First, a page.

4. Develop your future leadership team

At any given point, having a pipeline of future leaders in the business is incredibly important – whatever the size and structure. Having clear progression paths in place is a good starting point so individuals can envisage their future at the firm, supported with robust training and upskilling where needed as part of the wider package of benefits and employee support.

When it comes to creating a succession plan, however, more careful consideration needs to be taken when assessing the exact skills and experience needed  – applicable whether you are planning to move people into that role from within or recruit externally.

You need to consider for example:

Key skills that may be lost  – If the individual leaving is a business leader or managing partner, these may not only be around their skills as a practicing lawyer. Business acumen, entrepreneurship, strong financial control, and managing a team are all essential skills that you would hope their successor would have. Above all, someone who has experience in change management would be ideal to take the business from its current state to a desired future state – executing change, mitigating risk, and minimising resistance.

SPOFs – ‘Single Point Of Failure’ – an acronym that originates in the world of IT, it refers to a component or part of a system that, upon failure, would cause the entire system to fail or significantly impact its operation. In business terms, therefore, you need to consider if any individuals have sole knowledge of a particular process or system or hold a set of critical skills that no one else in the business currently has. To see these, quite literally walk out of the door, may significantly impact your business, so ensuring that knowledge is shared is good practice.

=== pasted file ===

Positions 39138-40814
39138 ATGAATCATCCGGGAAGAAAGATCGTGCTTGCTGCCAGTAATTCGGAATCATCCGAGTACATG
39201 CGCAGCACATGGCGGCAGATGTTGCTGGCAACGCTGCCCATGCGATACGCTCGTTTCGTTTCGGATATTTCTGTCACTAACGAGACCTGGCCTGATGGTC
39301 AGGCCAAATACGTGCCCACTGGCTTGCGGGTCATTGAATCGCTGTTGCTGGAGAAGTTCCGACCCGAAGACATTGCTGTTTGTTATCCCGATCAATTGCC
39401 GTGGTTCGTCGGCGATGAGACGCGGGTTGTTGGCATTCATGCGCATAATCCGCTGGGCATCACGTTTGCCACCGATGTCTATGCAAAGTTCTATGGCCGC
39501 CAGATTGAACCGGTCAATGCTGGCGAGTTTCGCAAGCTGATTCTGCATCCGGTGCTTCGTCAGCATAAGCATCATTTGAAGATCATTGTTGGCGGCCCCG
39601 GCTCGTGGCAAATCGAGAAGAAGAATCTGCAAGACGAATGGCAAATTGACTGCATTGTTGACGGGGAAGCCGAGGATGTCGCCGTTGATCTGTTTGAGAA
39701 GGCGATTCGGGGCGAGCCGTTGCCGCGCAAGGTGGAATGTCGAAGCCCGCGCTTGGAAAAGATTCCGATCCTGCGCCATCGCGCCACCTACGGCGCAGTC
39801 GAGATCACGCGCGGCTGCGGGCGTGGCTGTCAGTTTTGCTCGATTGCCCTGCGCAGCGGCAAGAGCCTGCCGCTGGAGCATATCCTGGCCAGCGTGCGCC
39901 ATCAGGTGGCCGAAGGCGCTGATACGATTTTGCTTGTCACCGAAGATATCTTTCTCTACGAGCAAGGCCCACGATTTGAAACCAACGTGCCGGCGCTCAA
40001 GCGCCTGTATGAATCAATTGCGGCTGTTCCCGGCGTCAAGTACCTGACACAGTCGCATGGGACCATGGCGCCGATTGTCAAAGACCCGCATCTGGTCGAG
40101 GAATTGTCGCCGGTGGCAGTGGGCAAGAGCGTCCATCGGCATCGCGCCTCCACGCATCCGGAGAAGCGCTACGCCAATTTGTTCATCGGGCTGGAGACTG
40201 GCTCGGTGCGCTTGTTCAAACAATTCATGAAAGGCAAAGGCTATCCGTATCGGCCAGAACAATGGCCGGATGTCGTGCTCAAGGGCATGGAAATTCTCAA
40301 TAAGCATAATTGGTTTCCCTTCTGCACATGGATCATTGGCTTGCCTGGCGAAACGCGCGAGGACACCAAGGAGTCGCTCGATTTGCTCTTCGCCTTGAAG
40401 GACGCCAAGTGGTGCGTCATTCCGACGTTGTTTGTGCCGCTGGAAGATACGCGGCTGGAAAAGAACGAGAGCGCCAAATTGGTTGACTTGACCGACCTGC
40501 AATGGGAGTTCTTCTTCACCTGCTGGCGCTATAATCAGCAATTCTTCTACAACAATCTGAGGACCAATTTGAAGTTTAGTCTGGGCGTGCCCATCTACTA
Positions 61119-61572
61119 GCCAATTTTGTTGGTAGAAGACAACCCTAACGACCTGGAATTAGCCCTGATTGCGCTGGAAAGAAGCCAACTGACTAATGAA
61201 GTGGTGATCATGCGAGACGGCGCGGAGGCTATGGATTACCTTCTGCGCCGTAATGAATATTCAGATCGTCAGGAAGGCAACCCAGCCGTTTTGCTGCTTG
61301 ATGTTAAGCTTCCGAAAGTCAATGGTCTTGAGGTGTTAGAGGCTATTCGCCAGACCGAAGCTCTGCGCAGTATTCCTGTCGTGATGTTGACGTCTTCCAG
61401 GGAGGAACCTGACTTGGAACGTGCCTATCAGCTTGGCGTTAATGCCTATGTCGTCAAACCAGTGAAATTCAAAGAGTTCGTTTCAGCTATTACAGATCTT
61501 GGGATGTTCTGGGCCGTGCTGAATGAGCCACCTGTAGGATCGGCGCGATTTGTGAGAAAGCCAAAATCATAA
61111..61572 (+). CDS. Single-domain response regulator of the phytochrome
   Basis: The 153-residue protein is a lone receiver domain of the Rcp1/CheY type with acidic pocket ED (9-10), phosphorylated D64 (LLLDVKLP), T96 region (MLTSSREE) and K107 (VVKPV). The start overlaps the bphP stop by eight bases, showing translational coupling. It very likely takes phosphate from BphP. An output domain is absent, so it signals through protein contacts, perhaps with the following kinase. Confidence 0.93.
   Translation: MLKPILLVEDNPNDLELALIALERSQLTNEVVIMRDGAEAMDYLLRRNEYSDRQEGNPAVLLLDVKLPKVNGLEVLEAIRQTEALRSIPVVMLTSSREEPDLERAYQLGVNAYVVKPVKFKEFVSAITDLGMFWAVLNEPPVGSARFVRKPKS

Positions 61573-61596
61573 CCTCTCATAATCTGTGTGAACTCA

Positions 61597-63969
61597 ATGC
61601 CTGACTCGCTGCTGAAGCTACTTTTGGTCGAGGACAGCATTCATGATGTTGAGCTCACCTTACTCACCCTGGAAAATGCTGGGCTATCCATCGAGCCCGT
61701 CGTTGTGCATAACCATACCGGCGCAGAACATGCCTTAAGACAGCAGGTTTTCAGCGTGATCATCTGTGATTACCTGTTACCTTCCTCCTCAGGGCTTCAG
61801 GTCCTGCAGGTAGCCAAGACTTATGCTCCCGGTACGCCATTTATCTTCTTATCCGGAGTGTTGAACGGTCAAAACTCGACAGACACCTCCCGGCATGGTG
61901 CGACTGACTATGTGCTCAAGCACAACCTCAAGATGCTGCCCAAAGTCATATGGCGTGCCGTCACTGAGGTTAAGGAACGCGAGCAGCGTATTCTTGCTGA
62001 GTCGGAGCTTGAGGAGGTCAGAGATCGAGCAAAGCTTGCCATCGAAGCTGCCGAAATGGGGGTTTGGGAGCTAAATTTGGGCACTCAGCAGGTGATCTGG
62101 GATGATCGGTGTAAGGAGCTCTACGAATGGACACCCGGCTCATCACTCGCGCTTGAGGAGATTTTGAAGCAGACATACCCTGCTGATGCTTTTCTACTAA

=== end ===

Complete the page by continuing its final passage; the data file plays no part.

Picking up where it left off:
Using notice periods to your advantage – if a successor has been identified, and there is a notice period for the leaving individual to serve, it may be worth considering if there is an opportunity for the two to work side-by-side for a period. Obviously, you will need to consider internal costs here and the impact on billing criteria if you have an individual mirroring a new role, but the time spent shadowing or preparing for the shift of responsibilities could be a sensible move in the long run.

 

5. Active management of client transitions

Unless the individual is leaving your firm because of retirement or to cease employment altogether for other reasons, there is always the risk of clients following that individual to one of your competitors.

So what can you do to mitigate the risk (and impact on your bottom line)?